|PARASITES - Platyhelminthes |
Echinococcus granulosus is the multicellular parasite that causes hydatid cyst disease. Adults can live in the intestinal tract of carnivorous animals like dogs where they shed their ova in the animal's feces. Human infection may result from ingestion of these ova. This can occur when ova get on a person's hands from petting an infected dog and fingers are subsequently put into the mouth without adequate hand washing. Larva, which develop from the ova, may lodge in the host's liver. Here they mature into a hydatid cyst, a fluid-filled sac which may eventually contain up to 4 gallons of fluid. Inside the cyst, buds form and grow into brood capsules where many immature scolices develop ("hydatid sand"). Three forms of Echinococcus are shown: adult, ova and hydatid sand. The adult is found in the intestine of an infected animal while the ova are shed in the animal's feces. Hydatid sand is found in an infected human, most frequently in the liver or lungs. Note that the ova of Echinococcus are indistinguishable from Taenia ova.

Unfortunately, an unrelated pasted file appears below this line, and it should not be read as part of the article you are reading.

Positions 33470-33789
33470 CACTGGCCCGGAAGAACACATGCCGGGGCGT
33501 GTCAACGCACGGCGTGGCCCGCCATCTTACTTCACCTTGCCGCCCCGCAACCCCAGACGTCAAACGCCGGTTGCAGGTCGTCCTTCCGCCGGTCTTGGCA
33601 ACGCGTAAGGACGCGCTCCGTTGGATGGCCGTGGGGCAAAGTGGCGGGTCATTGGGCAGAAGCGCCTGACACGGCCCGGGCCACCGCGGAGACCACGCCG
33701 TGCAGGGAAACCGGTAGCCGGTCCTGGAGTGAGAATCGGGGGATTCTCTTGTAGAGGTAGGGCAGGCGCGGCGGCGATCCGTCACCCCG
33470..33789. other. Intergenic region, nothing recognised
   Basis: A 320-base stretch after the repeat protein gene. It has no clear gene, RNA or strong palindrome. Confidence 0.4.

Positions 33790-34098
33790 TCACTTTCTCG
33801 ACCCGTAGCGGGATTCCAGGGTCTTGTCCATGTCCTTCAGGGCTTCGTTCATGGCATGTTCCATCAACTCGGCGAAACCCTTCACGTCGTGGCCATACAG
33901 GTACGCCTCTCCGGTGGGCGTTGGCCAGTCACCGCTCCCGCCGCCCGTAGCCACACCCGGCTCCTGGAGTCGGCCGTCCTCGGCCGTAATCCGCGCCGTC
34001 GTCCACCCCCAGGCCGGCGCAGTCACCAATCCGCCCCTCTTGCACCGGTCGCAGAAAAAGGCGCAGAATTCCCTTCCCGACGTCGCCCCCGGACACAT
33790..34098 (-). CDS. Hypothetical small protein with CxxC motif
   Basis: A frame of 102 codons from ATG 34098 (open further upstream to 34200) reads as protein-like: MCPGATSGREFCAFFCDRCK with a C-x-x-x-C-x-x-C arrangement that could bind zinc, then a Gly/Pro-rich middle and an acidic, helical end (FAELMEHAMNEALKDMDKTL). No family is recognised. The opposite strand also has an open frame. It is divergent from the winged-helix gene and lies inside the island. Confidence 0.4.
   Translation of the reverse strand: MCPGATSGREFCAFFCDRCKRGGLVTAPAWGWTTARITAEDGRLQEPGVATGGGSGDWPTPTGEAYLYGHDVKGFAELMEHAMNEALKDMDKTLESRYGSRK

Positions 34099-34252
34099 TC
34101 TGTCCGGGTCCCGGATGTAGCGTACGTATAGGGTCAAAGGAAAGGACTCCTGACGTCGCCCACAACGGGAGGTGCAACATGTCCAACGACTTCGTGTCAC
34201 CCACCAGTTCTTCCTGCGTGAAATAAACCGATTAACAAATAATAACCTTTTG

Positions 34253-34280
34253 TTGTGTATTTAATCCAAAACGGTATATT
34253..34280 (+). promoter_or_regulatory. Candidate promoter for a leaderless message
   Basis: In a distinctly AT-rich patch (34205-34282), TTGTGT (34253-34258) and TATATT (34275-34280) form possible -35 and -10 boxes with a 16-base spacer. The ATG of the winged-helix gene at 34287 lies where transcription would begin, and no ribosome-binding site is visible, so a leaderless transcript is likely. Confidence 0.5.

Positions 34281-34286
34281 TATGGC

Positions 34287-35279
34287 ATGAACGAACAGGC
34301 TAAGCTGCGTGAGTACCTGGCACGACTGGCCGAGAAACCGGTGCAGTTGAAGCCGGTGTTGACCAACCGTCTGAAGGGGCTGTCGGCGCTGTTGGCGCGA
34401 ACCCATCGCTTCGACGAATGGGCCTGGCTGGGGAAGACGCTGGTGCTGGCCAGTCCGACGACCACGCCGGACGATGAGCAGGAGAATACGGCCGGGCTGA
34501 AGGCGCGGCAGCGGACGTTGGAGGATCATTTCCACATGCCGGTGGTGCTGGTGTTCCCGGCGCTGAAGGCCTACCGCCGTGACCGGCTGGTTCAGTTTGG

Symptoms of Echinococcus depend on the location of the cyst. Diagnosis is accomplished by serology or skin testing. Because an adult Echinococcus is flat, it is in the phylum Platyhelminthes . Echinococcus is a member of the class Cestoda (tapeworms). Cestodes lack a digestive tract of their own. |
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